Saturday, April 13, 2013

what to eat when traveling in China

I have heard it said that in China, one eats everything with four legs except a table....

This advice comes from someone who has been to China twice so consider the source. First, from my experience, do not eat in hotel dining rooms if you have better options. I recently returned from a trip to Hong Kong, Guilin and Shanghai. In Guilin, I traveled on a group tour. The hotel itself was fine but the problem is that we were only taken to the hotel restaurant to eat. The food was served in typical lazy Susan style but it was basic and bland. It was not even as good as the food at my local hometown Chinese restaurant. When I questioned one of our (American) trip leaders about this, I was told that the typical Chinese restaurant food was too "different" for Americans to tolerate hence the "safer" restaurant tourist fare.

In order to test this theory , I went out one night to a night market. Fortunately, my husband and I sat down next to a group of Shanghai businesspeople on holiday for the Ching Ming Festival. We started a conversation and soon enough, they were helping us to order from the menu. I decided on a vegetarian noodle soup type dish after one of the businessmen remarked that, "I just got the noodles with horse meat. I don't mind that, but I won't eat dog since I have a pet dog at home." So, maybe our tour guide did have a point.

But, traveling to different cultures is about experiencing them, correct? Food is an integral part of that experience. In my two trips to China, the only time I became ill was eating at a Pizza Hut in Hong Kong, of all places. Mind you, I traveled all over China and not only did I eat at many local restaurants I had the good fortune to eat in peoples' homes.

That said, it isn't easy dining at local restaurants (or homes) unless you have a trusted local person to help. I was fortunate to be with a group that traveled all over China, with excellent Chinese guides. We ate the famous Beijing duck-thin sliced with pancakes and plum sauce as well as noodle dishes, dumplings, and the like. It was all good but it was all ordered for us by our Chinese hosts. Venturing out on my own or with a small group of friends led to a variety of experiences. In Beijing, these were mostly favorable.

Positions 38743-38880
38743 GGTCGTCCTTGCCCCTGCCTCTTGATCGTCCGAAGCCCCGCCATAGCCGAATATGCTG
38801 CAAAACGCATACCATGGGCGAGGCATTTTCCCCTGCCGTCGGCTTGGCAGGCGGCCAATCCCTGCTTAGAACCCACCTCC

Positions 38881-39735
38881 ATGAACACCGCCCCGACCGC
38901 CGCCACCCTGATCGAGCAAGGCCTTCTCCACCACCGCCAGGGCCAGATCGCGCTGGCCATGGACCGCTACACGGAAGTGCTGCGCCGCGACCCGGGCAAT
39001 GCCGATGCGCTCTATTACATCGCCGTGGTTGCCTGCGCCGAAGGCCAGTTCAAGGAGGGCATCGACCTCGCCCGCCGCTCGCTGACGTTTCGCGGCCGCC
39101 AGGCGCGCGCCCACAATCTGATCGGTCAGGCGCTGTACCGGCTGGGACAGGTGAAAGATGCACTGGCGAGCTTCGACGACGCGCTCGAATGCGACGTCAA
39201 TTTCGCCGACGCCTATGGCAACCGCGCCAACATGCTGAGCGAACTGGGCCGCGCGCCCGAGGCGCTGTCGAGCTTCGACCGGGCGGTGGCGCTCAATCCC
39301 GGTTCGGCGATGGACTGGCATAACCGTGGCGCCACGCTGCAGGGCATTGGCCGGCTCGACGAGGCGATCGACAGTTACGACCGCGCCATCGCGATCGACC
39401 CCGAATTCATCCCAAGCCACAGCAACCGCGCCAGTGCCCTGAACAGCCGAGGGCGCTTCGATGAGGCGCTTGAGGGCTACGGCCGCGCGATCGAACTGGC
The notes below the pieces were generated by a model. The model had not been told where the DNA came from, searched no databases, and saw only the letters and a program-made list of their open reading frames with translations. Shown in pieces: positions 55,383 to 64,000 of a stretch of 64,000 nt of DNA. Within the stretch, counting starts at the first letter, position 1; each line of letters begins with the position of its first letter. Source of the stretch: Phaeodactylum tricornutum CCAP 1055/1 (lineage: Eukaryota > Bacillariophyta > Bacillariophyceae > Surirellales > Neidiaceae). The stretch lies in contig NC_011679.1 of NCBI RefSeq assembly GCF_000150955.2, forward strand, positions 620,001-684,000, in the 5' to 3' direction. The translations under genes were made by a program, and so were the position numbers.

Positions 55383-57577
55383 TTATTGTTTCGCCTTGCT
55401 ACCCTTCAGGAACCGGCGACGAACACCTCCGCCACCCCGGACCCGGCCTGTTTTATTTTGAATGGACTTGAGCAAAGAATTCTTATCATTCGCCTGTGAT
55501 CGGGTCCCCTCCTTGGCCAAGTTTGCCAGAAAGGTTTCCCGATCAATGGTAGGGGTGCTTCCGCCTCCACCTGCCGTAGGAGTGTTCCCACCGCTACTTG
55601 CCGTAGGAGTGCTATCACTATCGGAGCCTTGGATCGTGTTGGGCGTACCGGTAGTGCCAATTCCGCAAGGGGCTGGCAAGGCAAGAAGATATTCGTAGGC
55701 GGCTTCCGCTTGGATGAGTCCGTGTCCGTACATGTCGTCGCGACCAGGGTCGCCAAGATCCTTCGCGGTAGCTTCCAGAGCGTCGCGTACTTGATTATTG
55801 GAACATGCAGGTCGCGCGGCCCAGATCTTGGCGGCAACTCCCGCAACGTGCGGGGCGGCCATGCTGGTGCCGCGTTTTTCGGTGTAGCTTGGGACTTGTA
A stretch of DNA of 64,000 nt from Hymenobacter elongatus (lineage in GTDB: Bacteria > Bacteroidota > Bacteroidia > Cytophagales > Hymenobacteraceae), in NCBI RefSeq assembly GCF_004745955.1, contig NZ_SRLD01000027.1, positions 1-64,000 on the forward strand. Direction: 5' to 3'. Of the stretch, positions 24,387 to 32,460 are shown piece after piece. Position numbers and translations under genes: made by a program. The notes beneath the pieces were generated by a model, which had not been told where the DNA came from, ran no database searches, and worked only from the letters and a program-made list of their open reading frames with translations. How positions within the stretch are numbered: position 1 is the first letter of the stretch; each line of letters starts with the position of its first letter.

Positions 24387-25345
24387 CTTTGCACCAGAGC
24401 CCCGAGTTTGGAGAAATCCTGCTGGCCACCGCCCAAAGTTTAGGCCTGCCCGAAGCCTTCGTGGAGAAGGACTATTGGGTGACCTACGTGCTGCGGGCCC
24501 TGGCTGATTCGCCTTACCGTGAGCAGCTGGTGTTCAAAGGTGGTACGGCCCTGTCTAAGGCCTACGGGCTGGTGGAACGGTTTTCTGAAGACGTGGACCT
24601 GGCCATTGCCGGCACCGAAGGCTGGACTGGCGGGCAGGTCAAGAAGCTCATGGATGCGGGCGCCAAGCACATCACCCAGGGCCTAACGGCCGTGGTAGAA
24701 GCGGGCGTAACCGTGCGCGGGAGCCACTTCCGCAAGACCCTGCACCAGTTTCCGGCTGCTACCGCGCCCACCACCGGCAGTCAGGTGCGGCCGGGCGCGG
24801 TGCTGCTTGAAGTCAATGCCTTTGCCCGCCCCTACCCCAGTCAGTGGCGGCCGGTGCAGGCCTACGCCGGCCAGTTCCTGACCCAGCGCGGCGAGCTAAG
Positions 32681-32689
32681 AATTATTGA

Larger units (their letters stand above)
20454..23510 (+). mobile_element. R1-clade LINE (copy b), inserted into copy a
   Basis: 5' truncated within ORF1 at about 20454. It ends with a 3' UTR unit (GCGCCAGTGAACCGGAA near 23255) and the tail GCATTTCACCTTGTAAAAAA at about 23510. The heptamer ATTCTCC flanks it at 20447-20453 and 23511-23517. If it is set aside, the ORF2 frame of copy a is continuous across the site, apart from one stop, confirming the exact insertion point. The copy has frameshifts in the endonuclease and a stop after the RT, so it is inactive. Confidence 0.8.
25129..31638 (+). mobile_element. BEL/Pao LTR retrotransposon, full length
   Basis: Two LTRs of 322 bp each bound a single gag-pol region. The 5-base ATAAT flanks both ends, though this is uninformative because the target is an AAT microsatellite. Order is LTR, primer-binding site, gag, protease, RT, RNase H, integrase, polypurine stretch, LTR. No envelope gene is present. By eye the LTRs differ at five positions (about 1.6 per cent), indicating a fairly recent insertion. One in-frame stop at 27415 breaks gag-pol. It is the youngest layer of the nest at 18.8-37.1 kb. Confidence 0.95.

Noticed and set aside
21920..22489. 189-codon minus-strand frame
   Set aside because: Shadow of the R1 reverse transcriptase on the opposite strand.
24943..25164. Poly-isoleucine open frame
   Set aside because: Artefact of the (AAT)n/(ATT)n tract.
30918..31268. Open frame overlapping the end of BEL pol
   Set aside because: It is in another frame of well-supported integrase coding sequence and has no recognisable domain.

During a very memorable lunch in Beijing, a small group of women and I were able to successfully order (and cook, with the servers' help) hot pot at a restaurant in Wangfuji, the ultra modern mega shopping complex. We also had a great time on a hutong tour in Beijing where we stopped for lunch with a Chinese family who lived in a traditional courtyard home. Our entire group of 18 helped Mrs. Wang prepare lunch. Delicious and well worth it, even if was a tourist stop.

But in Shanghai, ordering hotpot at a local restaurant near Nanjing Road was a comedy of errors with a lot of pointing, miscues and frustration. Later, walking through back alleyways and sides streets, we also saw the infamous "wet market"-live creatures getting ready to beocme someone's dinner. Maybe some of their cousins had been on our plates! "M on the Bund" in Shanghai, however, as some have noted, is a top rated Western restaurant with a great view. If frustration overtakes you, go there for some relief!

In terms of home cooking, In Western China I spent a night with a Tibetan family in a traditional courtyard home. The specialty there is "yak butter tea." Refusing it would have been considered very rude. Barley wine is also another local favorite. It tastes a lot like Japanese sake. But beware-it isn't difficult to get inebriated on this potent stuff. One of my traveling companions was so overcome by this spirit that he shared a rooster head with the local party leader at a local banquet. We were told that rooster head is a rare delicacy and is only given to honored guests!

Speaking of honored guests, dining with a family at home is something very special. Most Chinese people will go all out for guests, often using a few months worth of groceries in preparing and serving food. So, don't accept such an invitation if you think you may have "reservations" about local cuisine.

During a home stay in Beijing, my host family and I made "gyoza" (dumplings) together. My gyoza making skills were deficient as I was told. Nonetheless, the final product was delicious. We also shared hot pot, cooked on a flame type appliance on the tabletop with lots of fresh vegetables and unidentifiable meats. When I asked my hosts what one of the rubbery type meats I had just swallowed was, a quick translation came back. through my host's teenage son. "Bull's throat," I was told. This taught me NOT to ask. You shouldn't either, If it tastes good, eat it is my advice! Or, stick to Mc Donald's!

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